Apps Come LastSo you have an idea for the next hot mobile app and are preparing to quit your job to launch the new business. Here’s the most important reason you should reconsider doing so.

Yesterday afternoon I had coffee with a local startup that is preparing to release the public version of their iPhone app. Almost four months ago the company was demoing their product to investors and was on the verge of launching. Today I got to finally see their app in person on the founder’s phone which still hasn’t launched. It has been four months and the company still has no data on how the market will receive their product and is still making miniscule changes to the app.

I sympathize with the founder, I was in his shoes months ago when we were building Holler. We spent months perfecting the flow, adding features, and making everything look beautiful. While you can read about the story here, we implemented a new policy once I started programming the iPhone app myself (after firing the original developer, etc): we were going to strip down all the features and push out a first version within five weeks come hell or high water.

The app launched with a critical bug that was quickly removed. We started testing things and adding features that we originally wanted to. We started perfecting some of the flow through minor changes and then hit a wall: we’d have to go through a reorganization of the app that would take months to push out (my guess was 6 - 10 weeks on the low end). That’s when I decided that this business was not for me. Coming from a world where you can develop and launch something in days (the web), spending months to test a hypothesis was absolutely unacceptable.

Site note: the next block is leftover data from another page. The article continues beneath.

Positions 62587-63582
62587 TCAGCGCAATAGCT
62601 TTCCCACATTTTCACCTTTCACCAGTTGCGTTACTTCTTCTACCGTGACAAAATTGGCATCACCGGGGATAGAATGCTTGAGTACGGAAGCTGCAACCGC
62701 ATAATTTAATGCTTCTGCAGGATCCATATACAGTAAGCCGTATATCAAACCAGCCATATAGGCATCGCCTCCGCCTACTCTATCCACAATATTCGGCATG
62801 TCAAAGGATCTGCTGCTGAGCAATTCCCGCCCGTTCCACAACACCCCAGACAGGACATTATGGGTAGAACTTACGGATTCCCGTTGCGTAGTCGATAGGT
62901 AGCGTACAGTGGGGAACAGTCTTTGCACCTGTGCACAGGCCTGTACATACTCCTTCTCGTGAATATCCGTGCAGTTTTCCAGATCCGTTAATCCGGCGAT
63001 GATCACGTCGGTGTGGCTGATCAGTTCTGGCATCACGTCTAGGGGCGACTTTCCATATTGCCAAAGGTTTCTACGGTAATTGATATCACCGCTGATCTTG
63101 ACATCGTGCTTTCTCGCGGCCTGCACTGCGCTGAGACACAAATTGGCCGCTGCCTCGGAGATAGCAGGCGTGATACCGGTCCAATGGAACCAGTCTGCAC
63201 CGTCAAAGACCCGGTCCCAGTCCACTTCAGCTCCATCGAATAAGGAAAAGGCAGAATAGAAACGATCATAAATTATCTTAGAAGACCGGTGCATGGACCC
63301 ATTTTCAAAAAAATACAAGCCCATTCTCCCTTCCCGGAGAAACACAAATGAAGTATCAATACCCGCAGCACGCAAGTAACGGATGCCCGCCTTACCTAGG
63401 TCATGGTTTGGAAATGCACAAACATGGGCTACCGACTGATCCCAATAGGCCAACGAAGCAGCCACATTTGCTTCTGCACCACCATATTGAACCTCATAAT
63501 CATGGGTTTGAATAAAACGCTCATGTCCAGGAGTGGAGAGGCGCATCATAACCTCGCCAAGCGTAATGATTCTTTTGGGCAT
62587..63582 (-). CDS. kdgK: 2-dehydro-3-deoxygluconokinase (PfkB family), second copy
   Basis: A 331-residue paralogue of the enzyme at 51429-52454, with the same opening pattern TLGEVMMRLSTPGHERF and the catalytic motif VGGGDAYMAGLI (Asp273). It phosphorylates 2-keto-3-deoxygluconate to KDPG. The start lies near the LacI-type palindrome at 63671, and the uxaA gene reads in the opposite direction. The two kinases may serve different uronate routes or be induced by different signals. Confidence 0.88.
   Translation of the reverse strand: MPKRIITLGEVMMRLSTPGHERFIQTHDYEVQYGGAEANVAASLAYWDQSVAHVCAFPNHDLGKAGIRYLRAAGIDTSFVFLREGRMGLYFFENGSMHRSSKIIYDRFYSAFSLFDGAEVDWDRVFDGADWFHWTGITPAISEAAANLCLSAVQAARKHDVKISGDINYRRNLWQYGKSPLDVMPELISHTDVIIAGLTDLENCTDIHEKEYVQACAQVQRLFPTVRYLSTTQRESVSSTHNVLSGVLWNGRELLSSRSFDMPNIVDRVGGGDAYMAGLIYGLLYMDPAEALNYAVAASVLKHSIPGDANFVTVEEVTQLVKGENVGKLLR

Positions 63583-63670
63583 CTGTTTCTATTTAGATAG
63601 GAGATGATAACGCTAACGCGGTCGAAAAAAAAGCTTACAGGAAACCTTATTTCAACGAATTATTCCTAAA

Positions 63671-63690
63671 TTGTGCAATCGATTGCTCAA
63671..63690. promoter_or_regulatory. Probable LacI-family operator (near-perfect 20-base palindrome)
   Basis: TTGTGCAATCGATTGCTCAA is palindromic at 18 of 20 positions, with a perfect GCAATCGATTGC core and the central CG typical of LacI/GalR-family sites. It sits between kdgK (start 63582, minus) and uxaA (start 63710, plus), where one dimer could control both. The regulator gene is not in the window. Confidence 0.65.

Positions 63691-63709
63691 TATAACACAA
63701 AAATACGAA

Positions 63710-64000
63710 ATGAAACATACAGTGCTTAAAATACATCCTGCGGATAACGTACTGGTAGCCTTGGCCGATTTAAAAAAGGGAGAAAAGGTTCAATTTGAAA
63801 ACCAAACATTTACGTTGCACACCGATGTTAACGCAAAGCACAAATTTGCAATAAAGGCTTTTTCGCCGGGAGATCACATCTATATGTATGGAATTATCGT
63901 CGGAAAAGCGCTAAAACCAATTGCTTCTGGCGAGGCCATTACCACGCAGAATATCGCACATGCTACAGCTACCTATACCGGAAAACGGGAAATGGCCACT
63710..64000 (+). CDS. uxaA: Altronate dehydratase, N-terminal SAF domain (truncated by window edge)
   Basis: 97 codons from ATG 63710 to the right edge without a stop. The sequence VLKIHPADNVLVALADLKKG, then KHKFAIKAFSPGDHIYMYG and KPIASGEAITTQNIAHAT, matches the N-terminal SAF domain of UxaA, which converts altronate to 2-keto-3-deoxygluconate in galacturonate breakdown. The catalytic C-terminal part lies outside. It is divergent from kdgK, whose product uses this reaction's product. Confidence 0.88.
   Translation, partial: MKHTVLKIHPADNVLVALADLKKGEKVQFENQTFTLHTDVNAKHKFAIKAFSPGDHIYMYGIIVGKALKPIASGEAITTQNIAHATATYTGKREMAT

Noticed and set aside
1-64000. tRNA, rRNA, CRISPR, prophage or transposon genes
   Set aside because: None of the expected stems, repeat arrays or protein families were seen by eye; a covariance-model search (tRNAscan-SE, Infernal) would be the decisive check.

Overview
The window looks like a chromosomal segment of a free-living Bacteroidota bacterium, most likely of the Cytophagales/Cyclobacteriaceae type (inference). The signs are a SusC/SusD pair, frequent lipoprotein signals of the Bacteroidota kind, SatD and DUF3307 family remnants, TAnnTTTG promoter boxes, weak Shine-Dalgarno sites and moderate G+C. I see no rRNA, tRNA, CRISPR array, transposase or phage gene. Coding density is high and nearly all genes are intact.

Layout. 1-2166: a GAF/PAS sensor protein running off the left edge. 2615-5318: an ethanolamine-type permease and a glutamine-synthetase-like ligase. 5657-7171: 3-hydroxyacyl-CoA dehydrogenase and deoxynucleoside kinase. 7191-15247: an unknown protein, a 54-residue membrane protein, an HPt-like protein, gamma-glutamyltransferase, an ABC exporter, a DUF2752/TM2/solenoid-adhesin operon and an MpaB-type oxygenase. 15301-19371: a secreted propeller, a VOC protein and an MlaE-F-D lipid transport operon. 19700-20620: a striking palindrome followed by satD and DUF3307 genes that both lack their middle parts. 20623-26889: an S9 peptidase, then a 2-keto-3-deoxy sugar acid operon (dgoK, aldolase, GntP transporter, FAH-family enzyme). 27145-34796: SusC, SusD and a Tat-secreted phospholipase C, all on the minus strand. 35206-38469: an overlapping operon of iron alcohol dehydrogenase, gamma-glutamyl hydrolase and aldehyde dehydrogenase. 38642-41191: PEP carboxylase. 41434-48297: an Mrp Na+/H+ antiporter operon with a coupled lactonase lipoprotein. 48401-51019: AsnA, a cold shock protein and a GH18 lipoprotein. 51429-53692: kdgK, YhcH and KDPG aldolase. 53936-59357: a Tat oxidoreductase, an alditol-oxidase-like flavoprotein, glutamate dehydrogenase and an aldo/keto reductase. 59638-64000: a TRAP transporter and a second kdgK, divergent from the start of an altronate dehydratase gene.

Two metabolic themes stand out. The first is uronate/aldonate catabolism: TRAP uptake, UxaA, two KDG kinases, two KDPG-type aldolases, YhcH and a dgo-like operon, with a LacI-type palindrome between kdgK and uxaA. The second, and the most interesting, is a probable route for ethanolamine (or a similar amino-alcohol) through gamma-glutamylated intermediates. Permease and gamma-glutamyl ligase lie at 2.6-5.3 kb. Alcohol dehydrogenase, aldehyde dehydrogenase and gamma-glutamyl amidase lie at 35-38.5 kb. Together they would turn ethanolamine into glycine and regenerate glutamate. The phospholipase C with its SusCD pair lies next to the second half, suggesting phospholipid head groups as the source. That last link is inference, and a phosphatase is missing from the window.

What I’ve since learned is that we could have performed numerous tests prior to investing so much time in building an app. As Vinicius Vacanti, Founder of Yipit, published the other day, performing small experiments to understand demand for your product before you build it is critical. In other words: stop living in your mind. We all do it.

We all experience the world through our own eyes and assume that others (or a lot of them) see things the way that we do. We then proceed to build a product completely around that vision in our head. It’s a guaranteed way to burn a lot of your money. Perform smaller tests that validate your concept before you consider making the investment in that genius mobile app idea that has been bugging you for a while. It will save you a ton of money and a ton of pain.

Additionally, ask yourself this question: could I build a web version of this first? If a web version would solve most of the pain point that you’re attempting to solve, build the web version first … it’s too expensive to jump right into mobile (unless of course you’re an incredible mobile developer, in which case: congrats!). Also, don’t ask yourself whether a web version would solve the problem, ask others as there’s a good chance you’ll want to build a mobile app right away.